Historically, statutory rape laws prohibit sexual conduct between an adult and a person under the age of consent. These laws are premised on the notion that persons under the age of consent, female or male, are incapable to consenting to sexual activity. Nearly two-third of the nation’s population live in states that set the age of consent at 16 or 17—age 16 in thirty states and age 17 in eight states.


History of Statutory Rape Laws


The 1890s saw a wholesale re-structuring and re-defining of statutory rape laws across the country. These changes were brought about by an odd coalition of white working-class men, religious conservatives, and feminists. This coalition found common ground in their shared belief that middle-class men were taking sexual advantage of working-class women. One federal law in particular, the Mann Act of 1910 (legislatively known as the White Slave Traffic Act) was the direct result of the 1890s era belief that middle-class businessmen were kidnapping working-class women off the street and forcing them into prostitution. White working-class men saw the Mann Act or other related statutory rape laws as a way of protecting the morality and purity of their working-class women—in other words, they wanted to keep their women in the kitchen, mostly barefoot and pregnant.


In a 2004 piece for CNN piece, legal scholar Sherry Colb pointed to the “checkered past” of statutory rape laws by saying that they “had more to do with preserving female virginity than with the force and violence that define rape.”


Statutory Rape is commonly understood to apply to cases where the sexual contact appears to be consensual, but, due to the fact that the law specifically presumes that children under 17 cannot give consent, the contact is defined as illegal. Statutory rape is a second-degree felony with possible range of punishment of two to twenty years in prison.


Texas has five other sex crimes defined by statute:


  1. Aggravated sexual assault – first degree felony with a term of 5 to 99 years in prison or with a 25-year minimum depending upon age of victim.
  2. Continuous sexual abuse of a young child or children – first degree felony with a maximum penalty of life imprisonment or a term 25 to 99 years in prison.
  3. Sexual assault – second degree felony with a possible term of 2 to 20 years.
  4. Prohibited sexual conduct – second (2 to 20 years imprisonment) or third (2 to 10 years) degree felony depending upon circumstances.


Indecency with a Child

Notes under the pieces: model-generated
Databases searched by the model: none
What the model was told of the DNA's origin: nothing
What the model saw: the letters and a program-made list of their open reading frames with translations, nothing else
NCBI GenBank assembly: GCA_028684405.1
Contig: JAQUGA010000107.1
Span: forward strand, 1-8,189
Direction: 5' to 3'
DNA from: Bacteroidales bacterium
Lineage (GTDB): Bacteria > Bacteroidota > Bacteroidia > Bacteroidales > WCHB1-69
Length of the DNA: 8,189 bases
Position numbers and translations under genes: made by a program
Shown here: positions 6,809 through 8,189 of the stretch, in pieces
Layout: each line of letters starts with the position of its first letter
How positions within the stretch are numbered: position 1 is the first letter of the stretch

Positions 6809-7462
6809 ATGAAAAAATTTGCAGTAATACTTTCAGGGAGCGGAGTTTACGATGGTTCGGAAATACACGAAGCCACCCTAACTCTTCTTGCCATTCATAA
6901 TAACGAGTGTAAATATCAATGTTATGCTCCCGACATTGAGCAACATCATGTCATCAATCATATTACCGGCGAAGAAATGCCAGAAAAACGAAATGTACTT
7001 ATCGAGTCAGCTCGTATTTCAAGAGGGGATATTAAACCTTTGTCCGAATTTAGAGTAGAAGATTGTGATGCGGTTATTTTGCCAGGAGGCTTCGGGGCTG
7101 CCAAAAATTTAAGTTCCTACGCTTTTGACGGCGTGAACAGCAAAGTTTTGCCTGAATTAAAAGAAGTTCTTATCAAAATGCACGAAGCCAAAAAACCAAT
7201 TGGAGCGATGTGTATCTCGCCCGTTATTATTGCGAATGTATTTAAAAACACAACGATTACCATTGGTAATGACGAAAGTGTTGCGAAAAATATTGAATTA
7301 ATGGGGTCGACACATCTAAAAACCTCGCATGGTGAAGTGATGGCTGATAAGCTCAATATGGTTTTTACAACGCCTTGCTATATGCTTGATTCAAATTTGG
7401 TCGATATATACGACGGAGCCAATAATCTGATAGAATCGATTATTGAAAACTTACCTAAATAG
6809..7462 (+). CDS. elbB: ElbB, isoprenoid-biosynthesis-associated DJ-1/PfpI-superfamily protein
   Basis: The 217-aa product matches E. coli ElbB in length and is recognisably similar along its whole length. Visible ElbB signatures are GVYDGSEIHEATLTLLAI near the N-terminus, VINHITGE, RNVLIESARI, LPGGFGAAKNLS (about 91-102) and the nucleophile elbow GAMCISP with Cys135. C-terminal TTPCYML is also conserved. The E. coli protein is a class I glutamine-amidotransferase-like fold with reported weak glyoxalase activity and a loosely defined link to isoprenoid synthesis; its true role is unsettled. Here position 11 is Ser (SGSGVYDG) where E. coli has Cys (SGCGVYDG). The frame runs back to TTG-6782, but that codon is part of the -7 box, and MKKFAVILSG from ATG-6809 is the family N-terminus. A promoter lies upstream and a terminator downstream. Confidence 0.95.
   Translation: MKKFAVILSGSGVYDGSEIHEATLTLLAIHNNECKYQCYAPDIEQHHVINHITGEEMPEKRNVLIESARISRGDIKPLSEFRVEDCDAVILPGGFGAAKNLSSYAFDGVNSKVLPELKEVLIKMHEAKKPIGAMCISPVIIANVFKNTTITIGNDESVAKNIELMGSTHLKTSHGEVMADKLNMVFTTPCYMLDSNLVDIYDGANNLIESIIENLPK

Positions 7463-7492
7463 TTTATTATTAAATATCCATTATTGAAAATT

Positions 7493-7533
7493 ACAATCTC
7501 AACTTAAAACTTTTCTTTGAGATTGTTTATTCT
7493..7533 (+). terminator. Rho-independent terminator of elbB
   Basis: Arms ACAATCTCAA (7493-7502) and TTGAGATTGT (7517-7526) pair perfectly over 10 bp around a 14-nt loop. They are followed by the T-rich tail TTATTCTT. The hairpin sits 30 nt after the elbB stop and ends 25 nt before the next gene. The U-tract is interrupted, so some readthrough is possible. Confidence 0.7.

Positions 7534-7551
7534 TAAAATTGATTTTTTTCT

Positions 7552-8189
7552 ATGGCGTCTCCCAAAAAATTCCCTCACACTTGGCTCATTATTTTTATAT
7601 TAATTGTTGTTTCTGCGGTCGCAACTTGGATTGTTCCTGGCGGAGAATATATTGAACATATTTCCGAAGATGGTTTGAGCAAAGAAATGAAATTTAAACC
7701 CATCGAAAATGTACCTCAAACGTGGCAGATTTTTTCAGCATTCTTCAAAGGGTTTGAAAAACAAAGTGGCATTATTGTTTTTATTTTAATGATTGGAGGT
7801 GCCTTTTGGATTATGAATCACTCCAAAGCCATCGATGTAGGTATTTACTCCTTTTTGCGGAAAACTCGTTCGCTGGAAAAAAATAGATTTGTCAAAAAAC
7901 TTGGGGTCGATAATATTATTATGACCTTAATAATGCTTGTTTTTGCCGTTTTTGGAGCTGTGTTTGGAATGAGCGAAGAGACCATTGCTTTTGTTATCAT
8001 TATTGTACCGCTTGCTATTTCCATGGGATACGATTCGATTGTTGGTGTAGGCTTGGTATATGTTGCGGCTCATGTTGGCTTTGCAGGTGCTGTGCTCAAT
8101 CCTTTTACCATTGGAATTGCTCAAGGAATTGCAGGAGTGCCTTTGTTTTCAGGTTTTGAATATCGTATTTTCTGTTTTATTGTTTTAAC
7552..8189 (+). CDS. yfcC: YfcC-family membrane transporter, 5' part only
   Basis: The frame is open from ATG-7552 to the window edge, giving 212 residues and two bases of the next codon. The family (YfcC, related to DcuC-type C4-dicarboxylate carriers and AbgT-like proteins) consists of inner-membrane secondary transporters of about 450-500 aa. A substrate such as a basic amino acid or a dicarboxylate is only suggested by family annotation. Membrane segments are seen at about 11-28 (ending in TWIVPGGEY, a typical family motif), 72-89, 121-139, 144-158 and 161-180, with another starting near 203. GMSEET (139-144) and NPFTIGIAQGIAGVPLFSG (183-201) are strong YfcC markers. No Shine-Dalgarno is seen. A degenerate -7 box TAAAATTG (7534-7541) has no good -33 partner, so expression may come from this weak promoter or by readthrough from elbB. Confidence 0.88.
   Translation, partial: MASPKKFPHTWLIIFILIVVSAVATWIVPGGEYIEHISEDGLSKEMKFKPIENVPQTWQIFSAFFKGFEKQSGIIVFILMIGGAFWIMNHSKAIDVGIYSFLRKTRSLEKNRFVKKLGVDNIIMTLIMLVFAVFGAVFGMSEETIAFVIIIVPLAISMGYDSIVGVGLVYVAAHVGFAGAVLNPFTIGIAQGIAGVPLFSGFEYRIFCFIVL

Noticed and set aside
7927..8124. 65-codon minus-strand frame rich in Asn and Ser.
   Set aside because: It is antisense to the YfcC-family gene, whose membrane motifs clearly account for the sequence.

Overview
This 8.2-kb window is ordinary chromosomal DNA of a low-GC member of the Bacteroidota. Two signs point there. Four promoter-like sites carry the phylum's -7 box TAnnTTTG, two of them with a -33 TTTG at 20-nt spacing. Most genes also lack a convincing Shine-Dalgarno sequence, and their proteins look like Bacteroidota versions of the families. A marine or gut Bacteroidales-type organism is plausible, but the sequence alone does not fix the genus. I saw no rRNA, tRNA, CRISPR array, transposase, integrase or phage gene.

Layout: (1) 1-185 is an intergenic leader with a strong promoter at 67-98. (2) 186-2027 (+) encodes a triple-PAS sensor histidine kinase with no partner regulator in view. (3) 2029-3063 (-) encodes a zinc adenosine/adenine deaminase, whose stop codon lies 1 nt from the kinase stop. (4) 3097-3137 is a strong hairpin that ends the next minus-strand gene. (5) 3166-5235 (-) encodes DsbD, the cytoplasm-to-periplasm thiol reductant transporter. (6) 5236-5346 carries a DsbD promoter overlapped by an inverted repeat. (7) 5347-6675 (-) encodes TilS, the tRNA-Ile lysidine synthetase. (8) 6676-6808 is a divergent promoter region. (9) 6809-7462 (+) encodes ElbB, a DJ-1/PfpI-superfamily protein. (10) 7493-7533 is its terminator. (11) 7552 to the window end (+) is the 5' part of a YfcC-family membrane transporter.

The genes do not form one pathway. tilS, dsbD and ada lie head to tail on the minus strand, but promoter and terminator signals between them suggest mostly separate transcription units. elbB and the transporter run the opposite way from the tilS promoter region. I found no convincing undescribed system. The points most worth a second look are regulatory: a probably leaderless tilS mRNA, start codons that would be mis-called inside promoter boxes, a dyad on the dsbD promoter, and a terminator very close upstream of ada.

The fifth Texas sex crime is indecency with a child—the topic of this article. This law, which was enacted in 1973, can be found in the Texas Penal Code Section 21.11. Indecency with a child can be committed two ways in Texas: either by contact or exposure. Indecency with a child by contact is a second-degree felony (2 to 20 years) while indecency by exposure is a third-degree felony (2 to 10 years).


Indecency by Contact


Indecency with a child by contact is the touching, even through clothing, of any part of the child’s (female or male under the age of 17) genitals, anus, or breast; or having the child touch any part of the person’s genitals, anus, or breast of the person who is three years or older than the child.


Indecency by Exposure


Indecency with a child by exposure is the exposure of an accused’s genitals or anus when they know a child is present, or when they cause a child to expose her/his genitals or anus. The child does not have to be harmed by the exposure; in fact, the child does not even have to be aware of the exposure. As Judge Cochran with the Court of Criminal Appeals said in Uribe v. State, “The offense is based on the defendant’s actions and mental state, not the other person’s comprehensions.”


Besides the differences in the degrees of the offense and the penalties for them, there is a third important distinction between contact and exposure; namely, indecency with a child by contact, under Texas Code of Criminal Procedure, Art. 62.001(6)(A), is a “sexually violent” offense while indecency with a child by exposure is not, unless the accused receives another conviction for a sexually violent offense. Under Chapter 62, a person convicted of an indecency contact offense must register as sex offender for life while a conviction for indecency exposure requires a 10-year registration after the sentence is completely served provided there is no other criminal history.


It is important to note that each act of either contact or exposure is a separate act that can be charged as a separate offense, and there is no statute of limitation for the offense of indecency with a child.


Indecency with a Child is a Serious Offense in Texas


Indecency with a child is a serious offense. The social stigma associated with an arrest, much less a conviction, for a child sex offense has long-term personal and professional consequences. These cases require attention to detail, aggressive discovery, and investigation that leaves no factual or legal stone unturned by a criminal defense team. Under Article 38.07(a) of the Texas Code of Criminal Procedure, the testimony of child sexual abuse victim alone is sufficient to support a conviction for indecency with a child—and the courts have held that a child victim’s testimony need not be precise, need not be as sophisticated as an adult, and need not be corroborated by medical evidence. It takes little more than a child saying he or she saw their parents engaged in “sex” to support an indecency with a child by exposure conviction.


There really is no margin for error in child sex offense cases, particularly those involving indecency with a child. It is the easiest charge for the State to bring and one of the most difficult to defend because innocent or inadvertent actions by an adult can lead to the charge.